…and I saw Red and Mrs Mann exchange that sort of knowing look with which women greet the downfall of a male.

‘Nostalgia isn’t what it used to be,’ pronounced Mann.

‘There comes a time in your life when you have to do the human thing–make the decisions the computer never makes–give your last few bucks to an old pal, find a job for a guy who deserves a break, or bend the rules because you don’t like the rules.’

‘The better the day, the better the deed. Isn’t that what they say?’

‘You know something,’ he said scornfully. ‘You can be very, very British at times.’

Dean has ‘a drinking problem.’ That had always struck me as an inappropriate euphemism to apply to people who had absolutely no problem in drinking.

But the staircase would defeat me. Dean would know each creaky step, and how to negotiate them but such an obstacle will always betray a stranger.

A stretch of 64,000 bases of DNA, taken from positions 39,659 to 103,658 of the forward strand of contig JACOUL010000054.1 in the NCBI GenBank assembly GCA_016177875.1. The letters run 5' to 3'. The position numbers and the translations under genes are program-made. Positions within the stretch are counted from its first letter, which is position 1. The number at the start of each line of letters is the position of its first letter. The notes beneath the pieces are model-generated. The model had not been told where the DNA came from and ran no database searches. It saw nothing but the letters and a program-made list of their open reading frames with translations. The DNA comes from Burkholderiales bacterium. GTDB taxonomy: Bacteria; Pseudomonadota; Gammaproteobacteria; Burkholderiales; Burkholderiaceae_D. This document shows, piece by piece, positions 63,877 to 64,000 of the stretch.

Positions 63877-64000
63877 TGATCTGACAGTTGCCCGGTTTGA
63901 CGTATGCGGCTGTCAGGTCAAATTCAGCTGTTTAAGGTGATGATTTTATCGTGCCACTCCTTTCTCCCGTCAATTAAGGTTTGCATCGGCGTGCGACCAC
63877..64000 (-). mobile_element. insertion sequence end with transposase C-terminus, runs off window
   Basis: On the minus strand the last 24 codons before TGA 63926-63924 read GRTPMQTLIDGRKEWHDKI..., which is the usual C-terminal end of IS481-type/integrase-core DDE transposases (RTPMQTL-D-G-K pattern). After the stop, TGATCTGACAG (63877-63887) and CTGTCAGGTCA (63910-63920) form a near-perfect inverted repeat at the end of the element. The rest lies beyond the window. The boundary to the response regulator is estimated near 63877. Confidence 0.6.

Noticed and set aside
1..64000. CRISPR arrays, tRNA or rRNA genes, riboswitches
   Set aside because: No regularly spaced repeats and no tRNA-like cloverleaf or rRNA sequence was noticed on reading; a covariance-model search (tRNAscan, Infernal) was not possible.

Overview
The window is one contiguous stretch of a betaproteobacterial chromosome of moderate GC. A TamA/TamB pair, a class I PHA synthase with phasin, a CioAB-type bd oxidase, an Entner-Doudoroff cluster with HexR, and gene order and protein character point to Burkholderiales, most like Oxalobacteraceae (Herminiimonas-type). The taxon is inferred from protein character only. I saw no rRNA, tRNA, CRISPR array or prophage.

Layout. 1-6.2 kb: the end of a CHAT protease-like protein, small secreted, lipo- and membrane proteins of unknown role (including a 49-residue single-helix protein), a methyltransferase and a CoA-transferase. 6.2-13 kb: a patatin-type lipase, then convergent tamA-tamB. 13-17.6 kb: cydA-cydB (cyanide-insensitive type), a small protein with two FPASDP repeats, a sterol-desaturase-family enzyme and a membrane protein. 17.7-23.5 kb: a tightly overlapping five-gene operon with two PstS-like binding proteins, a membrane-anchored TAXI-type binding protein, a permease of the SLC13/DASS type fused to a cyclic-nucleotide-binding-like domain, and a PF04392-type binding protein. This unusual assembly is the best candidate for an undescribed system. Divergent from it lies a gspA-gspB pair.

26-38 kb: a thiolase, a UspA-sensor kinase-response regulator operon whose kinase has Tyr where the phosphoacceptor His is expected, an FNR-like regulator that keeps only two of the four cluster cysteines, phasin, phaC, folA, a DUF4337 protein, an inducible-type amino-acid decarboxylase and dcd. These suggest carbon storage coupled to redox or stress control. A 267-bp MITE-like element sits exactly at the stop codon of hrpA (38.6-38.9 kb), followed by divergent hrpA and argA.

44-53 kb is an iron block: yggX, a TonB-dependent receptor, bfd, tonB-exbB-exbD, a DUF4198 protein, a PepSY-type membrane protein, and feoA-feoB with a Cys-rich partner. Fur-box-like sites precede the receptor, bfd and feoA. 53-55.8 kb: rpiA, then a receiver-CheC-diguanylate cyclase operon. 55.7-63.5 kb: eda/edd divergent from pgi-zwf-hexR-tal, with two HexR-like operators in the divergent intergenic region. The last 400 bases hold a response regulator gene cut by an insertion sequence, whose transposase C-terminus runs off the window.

There was also time to feed two dollars into a jovial robot which dispensed cold cheeseburgers in warm Cellophane and hot, watery coffee in dark-brown plastic cups.

‘I left the ouija board in my other pants.’

‘You’re a lousy loser,’ I told him quietly as I got in beside him.
‘Yeah,’ agreed Mann. ‘Well, I don’t get as much practice as you do.’

The Psychological Advisory Directorate was a cosy assembly of unemployed head-shrinkers who knew how to avoid every mistake that the C.I.A. ever made, but unfortunately, didn’t tell anyone until afterwards.

‘Supposed to mean?’ said Mann. ‘I’m glad you said supposed to mean, because there’s often a world of difference between what things mean, and what they are supposed to mean…’

‘Perhaps he loves her,’ I said. ‘Perhaps it’s one of those happy marriages you never read about.’